A lot of the headaches revolve around something awfully straightforward, at least in theory: the lease.
On the one hand, somebody owns a vacant commercial property. On the other hand, a restaurateur wants to open a Roman trattoria, and has the capital and background to do it.
Should be easy. A glorified handshake. But usually, it's not. With their grease traps, hoods, fire worries, floors — are they litigiously slippery? — water demands, energy requirements, waste issues, and much more, restaurants are complex. The point of lease negotiations is to map the quagmire, providing both parties a route to success.
The restaurateur wants the landlord to fix a lot of things — it's his property, after all. The landlord is leery. What if the British gastropub shuts down after 15 months, and the landlord dropped $100,000 into transforming the former shoe store into the restaurant?
Landlords follow the moneyMany landlords want no part of those costs. They would rather have a coffee hop. A boutique. A law firm.
Assuming the landlord wants a restaurant (and some do, considering there are more that 10,000 in the state), the parties go back and forth about the lease's legal stipulations regarding a host of things, including snow removal, energy, insurance and trash removal. Many deals die during these negotiations. Nocifera has walked away from a few properties during this phase.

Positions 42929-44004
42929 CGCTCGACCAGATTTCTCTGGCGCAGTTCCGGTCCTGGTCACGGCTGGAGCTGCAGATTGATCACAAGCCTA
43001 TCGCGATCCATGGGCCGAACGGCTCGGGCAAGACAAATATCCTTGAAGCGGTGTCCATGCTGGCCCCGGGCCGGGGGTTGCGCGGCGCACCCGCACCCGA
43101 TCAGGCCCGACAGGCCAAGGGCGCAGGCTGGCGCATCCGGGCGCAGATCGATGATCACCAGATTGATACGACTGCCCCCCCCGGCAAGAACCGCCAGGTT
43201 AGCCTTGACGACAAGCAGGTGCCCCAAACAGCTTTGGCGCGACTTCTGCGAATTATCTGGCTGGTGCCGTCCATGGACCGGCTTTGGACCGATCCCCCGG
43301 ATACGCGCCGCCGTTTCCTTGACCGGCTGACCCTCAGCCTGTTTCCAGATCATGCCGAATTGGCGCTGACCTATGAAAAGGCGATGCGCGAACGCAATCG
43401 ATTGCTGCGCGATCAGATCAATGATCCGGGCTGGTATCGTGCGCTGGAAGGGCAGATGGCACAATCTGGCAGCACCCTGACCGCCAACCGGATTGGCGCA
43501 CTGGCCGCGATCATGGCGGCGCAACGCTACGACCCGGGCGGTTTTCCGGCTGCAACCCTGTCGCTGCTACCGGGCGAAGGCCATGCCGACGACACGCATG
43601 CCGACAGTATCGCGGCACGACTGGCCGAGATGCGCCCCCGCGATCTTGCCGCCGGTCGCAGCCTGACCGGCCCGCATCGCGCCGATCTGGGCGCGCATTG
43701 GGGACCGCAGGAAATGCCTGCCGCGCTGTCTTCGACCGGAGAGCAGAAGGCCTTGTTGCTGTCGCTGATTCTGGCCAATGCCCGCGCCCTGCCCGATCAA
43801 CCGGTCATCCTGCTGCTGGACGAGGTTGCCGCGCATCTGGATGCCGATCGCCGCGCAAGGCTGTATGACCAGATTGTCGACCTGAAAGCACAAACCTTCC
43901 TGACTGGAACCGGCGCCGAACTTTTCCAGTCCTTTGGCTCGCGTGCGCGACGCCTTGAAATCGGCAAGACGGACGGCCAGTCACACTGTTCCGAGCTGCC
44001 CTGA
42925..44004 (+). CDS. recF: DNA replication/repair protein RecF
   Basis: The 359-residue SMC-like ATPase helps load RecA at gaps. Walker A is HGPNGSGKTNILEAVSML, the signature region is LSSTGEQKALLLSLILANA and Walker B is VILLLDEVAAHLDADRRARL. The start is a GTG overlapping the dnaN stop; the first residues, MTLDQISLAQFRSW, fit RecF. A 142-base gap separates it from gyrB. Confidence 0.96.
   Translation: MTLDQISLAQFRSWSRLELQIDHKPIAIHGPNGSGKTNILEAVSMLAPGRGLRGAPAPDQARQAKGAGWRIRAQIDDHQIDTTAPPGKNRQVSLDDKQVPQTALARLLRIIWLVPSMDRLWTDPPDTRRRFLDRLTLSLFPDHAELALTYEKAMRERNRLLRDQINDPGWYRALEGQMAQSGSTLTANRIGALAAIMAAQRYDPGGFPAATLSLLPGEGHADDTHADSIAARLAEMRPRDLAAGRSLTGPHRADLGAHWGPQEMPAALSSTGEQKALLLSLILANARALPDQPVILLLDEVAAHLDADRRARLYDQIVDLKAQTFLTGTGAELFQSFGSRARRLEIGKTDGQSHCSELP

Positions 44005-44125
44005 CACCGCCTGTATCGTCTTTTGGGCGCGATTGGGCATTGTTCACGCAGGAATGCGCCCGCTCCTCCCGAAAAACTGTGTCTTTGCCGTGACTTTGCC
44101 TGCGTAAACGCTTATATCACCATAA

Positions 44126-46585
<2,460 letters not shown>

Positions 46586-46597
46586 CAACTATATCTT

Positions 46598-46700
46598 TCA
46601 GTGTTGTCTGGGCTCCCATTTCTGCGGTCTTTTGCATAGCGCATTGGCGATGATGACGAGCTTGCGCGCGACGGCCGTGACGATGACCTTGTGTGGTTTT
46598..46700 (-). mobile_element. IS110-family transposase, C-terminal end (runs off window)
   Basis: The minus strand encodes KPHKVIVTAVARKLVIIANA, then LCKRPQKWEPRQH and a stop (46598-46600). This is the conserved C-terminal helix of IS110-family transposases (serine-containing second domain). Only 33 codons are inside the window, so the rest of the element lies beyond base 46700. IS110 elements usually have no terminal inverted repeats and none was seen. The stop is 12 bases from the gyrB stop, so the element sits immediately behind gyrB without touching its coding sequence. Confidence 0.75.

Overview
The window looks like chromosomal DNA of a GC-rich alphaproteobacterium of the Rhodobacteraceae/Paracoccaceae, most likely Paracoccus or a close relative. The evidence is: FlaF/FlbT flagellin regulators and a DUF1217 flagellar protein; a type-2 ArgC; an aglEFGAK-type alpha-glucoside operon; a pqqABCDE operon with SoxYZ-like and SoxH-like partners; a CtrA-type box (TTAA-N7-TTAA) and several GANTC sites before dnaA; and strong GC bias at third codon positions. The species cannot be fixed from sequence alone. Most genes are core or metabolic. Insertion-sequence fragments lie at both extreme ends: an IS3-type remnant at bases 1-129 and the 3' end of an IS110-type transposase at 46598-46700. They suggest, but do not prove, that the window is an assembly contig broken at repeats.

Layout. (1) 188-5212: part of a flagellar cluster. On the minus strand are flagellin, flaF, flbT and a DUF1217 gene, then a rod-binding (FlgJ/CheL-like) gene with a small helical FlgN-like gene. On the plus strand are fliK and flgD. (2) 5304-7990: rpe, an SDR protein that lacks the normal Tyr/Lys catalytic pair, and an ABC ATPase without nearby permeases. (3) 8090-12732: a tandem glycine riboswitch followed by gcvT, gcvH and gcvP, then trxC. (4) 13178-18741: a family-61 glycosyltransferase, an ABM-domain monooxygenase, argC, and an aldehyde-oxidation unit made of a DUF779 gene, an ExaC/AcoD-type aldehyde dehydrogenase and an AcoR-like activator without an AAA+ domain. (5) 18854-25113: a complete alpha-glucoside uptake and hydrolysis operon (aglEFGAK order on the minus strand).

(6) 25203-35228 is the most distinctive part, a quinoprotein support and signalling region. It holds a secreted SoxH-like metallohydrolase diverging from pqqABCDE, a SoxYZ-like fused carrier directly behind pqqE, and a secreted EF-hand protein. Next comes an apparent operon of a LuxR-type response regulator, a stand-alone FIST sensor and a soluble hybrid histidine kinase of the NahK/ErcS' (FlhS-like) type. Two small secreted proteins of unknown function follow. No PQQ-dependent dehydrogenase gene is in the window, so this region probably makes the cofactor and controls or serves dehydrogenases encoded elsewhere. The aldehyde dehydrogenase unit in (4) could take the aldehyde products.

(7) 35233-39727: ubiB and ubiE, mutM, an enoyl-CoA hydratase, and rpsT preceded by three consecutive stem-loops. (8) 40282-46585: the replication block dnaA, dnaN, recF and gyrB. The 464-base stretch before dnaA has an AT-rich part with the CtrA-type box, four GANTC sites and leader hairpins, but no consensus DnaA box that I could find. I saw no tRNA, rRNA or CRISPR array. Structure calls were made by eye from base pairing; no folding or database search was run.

If it all works out, the landlord gets a cool, wine-fueled tapas spot that makes his property even more valuable, and the restaurateur is already thinking about his next place. If not, both sides walk away with lighter wallets. The lawyers walk away happy either way.
"Everything can be solved. It's just a matter of money," said real estate broker Marc Feder. "Who is paying?"
That question isn't a tough one for Nocifera, at least for now.
Nocifera used most of his savings to cover bills; he quit his job because looking for the right address is a full-time job. Recently, though, he started doing fire-reclamation work in Nederland to make money. He is talking with restaurant groups about short-term employment. He even moved from his place in North Boulder to a spare bedroom in a friend's house on the south side of town.
"I need to downsize my living situation," he said.
As he chatted on the patio at The Kitchen [Next Door], a liquor salesman friendly with Nocifera stopped by, making motions with his eyebrows that Nocifera immediately translated into words.
Nocifera smiled, and sighed.
"No, nothing yet," he said. "As soon as I've got something, I'll let you know, my man."
Douglas Brown: 303-954-1395, email@example.com or twitter.com/douglasjbrown